Joining my first table I could see some players had at least doubled their initial 25k starting stacks. Unfazed , I set to work figuring out the table, took down a couple of over inflated pots and soon had over 40k. Throughout the day I was moved tables five times and was pretty card dead, which was difficult. At the end of the 16 levels, I found myself on the table with the three chip leaders and noted that my stack of 94k appeared significantly small compared to the 600k-700k of those opposing stacks. With the last hand of play looming, I decided to go for a double up with Ah4h.
My all in was called by a new guy to the table who shared my thought process with his 97k stack. His pocket 99 held and I found myself eliminated with one hand to play on that first day of Goliath. I knew there would be other opportunities for me to play in another flight during the week, whilst juggling commentary duties and possibly some side events, so I wasn’t fretting over my decision.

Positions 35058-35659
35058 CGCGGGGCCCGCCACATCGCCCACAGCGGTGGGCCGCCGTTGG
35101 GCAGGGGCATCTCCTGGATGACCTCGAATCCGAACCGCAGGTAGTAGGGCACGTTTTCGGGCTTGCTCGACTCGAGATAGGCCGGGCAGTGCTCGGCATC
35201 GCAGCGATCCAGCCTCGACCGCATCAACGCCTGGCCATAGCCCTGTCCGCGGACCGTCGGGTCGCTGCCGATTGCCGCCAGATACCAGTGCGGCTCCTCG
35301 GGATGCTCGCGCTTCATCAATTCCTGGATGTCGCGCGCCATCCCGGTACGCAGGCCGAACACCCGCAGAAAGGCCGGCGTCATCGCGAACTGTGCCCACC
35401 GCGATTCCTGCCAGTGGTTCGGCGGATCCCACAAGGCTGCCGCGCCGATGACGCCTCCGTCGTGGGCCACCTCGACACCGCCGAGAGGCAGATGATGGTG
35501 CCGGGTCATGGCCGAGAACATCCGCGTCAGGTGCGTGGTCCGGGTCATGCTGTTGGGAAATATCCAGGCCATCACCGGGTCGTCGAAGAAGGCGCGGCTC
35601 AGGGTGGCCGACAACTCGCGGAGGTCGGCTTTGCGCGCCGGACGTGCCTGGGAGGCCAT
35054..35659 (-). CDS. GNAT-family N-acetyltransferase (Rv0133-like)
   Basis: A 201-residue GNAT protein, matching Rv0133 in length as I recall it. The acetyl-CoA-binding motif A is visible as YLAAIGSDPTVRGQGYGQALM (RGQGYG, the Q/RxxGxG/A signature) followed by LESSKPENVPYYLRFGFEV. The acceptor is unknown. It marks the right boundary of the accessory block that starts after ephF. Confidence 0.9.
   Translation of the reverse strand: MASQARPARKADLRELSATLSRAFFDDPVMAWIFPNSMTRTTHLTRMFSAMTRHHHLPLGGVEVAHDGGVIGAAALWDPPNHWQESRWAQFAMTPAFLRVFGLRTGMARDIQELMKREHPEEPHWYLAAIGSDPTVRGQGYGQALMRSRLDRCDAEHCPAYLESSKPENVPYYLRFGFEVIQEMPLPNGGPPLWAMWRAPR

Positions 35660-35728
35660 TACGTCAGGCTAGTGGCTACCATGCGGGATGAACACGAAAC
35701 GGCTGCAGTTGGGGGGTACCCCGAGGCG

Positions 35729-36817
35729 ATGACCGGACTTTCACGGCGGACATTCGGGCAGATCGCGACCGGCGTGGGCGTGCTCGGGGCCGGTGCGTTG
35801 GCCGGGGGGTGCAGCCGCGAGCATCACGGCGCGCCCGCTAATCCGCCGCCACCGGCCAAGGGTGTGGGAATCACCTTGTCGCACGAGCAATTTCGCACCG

Crazy tables and huge pots – 25/50 Day 2
When 2pm arrived on the Sunday I felt ready and confident to tackle the final day of the 25/50 event. It had created a prizepool of over £120,000 with over 600 players. I found myself on a table with some decent players and was pleased to be greeted by the beautiful friendly face of Sylvia Hewitt, who found herself in a very tricky spot from the get go when she started the first hand with an early position raise.